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    Sale 7571

    Art of the Islamic and Indian Worlds

    8 April 2008, London, King Street

  • Lot 301

    A FINE MUGHAL IVORY HOWDAH

    NORTH INDIA PROBABLY LUCKNOW OR MURSHIDABAD, CIRCA 1800

    Price Realised  

    A FINE MUGHAL IVORY HOWDAH
    NORTH INDIA PROBABLY LUCKNOW OR MURSHIDABAD, CIRCA 1800
    With two compartments of raffia flooring and velvet padded sides with silver lip, the sides with balustrade panels within a stylised flowering vine frame with flowerheads, large fish being attacked by birds forming the cresting, on silver lions'-paw feet, slight damages
    55 x 35 x 24in. (140 x 89 x 61cm.)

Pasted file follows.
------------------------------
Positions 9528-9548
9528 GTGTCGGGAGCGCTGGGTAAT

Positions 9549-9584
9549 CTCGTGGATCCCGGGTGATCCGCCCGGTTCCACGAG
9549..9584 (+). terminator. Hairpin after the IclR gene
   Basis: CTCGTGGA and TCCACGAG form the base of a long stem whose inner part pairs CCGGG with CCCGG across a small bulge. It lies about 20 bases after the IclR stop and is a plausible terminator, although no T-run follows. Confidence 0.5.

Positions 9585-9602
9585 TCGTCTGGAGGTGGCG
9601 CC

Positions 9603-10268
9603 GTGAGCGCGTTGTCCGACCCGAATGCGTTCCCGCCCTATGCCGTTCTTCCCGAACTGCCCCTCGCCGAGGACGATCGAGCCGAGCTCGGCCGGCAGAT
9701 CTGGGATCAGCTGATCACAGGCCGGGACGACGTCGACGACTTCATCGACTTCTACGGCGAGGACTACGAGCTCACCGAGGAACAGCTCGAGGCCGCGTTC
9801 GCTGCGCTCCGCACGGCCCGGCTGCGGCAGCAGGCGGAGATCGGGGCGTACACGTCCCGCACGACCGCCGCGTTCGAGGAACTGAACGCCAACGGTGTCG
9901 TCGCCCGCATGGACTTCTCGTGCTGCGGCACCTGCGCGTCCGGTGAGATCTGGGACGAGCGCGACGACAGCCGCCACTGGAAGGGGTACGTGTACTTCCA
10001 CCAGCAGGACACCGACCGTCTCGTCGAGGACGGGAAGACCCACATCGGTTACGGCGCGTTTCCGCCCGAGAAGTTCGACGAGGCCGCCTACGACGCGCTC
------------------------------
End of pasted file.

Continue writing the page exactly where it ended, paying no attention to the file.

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    The British influence in the design of this howdah is very clearly visible, as in the balustrade running around the sides. This is typical of armchairs made in Murshidabad dating from the beginning of the 19th century (Jaffer, Amin: Furniture from British India and Ceylon, London, 2001, nos. 87 and 88, pp.257-261). The bands of floral meander are also comparable to work from the same city, but here there is more of a naturalistic, more Indian feel than the very Georgian floral meander designs of the chairs noted above. The very pronounced fish however on the cresting are particularly typical of Lucknow, appearing in various designs in other media as well as furniture (Jaffer, op.cit, p.122 for example). The silver claw feet are also very close indeed to those on a chair made in Lucknow in 1820 (Amin, op.cit, no.123, p.304). One wonders whether there is a particular symbolism in the carving on this howdah with the fish, possibly representing Lucknow, about to be swallowed by a mythical bird!

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    Provenance

    Anon sale, Christie's London, 13 October 1982